As noted by the RCN, “These historical paint schemes provide a wonderful opportunity to honour the sailors of our past, embrace the sailors of our present, and look ahead to our bright future.”

While Moncton was repainted first in late August, Regina has been seen at sea earlier this month sporting her new scheme. Here she is seen at sea for sensor trials off Nanoose, and she looks striking.

Every warship looks better with a bone in their teeth, but a dazzle pattern is the best…

 

 

Remembering the Battle of the Atlantic

In an effort to commemorate the upcoming 75th anniversary of the end of the Battle of the Atlantic next May and the Royal Canadian Navy’s role in that epic U-boat war, the Canadian Admiralty has authorised a special paint throwback paint scheme to be carried by the Kingston-class coastal defence vessel HMCS Moncton (MM708) and the Halifax-class frigate HMCS Regina (FFH-334).

As noted by the RCN, “These historical paint schemes provide a wonderful opportunity to honour the sailors of our past, embrace the sailors of our present, and look ahead to our bright future.”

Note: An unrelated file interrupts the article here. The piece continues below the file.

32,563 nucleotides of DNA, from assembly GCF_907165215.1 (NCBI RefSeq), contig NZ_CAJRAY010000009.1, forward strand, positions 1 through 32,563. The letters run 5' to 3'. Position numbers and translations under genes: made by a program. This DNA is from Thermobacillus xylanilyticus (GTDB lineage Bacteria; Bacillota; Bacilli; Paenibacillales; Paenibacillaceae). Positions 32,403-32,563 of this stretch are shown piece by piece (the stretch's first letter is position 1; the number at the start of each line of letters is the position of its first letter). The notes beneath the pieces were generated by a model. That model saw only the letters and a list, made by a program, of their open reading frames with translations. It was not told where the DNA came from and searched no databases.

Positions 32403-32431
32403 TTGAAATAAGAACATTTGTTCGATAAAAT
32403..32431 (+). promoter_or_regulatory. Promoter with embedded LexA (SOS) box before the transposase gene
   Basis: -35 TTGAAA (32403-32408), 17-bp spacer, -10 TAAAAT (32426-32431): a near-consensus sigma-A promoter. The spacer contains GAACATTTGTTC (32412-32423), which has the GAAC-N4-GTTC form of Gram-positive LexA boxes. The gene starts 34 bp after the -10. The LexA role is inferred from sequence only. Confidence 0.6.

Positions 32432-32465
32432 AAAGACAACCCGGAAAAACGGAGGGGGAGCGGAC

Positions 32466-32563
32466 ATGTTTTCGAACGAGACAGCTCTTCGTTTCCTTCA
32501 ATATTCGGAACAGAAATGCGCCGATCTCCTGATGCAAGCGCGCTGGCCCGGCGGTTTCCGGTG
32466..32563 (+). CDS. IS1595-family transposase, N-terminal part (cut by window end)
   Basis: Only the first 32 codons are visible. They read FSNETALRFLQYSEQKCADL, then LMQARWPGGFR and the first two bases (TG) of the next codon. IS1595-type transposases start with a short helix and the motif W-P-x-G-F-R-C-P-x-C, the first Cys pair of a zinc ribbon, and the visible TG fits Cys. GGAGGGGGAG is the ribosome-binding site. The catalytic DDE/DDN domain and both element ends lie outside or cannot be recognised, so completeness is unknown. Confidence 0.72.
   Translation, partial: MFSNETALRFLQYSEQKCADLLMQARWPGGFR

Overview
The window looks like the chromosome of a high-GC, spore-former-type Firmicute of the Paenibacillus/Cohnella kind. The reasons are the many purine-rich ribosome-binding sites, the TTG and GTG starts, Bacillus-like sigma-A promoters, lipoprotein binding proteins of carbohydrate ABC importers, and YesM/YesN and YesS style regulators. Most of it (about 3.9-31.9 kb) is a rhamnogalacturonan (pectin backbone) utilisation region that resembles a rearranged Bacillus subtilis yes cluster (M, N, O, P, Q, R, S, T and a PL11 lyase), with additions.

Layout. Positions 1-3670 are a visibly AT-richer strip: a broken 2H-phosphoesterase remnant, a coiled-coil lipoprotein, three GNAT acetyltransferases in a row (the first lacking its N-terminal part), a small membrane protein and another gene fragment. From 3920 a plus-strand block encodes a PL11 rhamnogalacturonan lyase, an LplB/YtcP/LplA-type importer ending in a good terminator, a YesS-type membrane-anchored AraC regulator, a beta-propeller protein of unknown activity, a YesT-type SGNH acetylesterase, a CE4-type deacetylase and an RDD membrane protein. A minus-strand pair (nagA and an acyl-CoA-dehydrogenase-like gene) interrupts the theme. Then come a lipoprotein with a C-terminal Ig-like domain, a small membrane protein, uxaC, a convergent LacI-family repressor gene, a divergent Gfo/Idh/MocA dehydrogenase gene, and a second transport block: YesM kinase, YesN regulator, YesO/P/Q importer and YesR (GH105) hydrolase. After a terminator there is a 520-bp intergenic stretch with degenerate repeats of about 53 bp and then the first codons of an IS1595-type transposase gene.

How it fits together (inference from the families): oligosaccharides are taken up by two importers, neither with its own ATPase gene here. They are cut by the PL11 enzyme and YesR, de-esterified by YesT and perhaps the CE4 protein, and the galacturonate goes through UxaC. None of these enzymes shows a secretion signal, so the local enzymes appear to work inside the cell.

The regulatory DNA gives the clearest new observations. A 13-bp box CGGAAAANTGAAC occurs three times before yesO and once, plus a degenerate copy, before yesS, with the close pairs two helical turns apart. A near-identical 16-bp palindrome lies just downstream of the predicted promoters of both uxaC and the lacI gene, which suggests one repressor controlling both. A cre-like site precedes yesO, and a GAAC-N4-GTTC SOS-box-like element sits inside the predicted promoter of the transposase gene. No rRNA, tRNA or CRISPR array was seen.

Kingston-class coastal defense vessel HMCS Moncton (MM708), in her new livery

During WWII, Canadian vessels escorted over 181 million tons of cargo across the pond, sinking 27 German U-boats in the process as well as accounting for a further 42 Axis surface ships. In return, the Canadians lost 24 ships of their own during the war, along with 1,800 men with hearts of steel. Among the Canadian vessels sent to the bottom was the Flower-class corvette HMCS Regina (K234), torpedoed by U-667 off the coast of Cornwall while the brave escort was busy rescuing survivors of the American Liberty ship Ezra Weston. Regina sank in just 28 seconds, taking a third of her crew to the deep with her.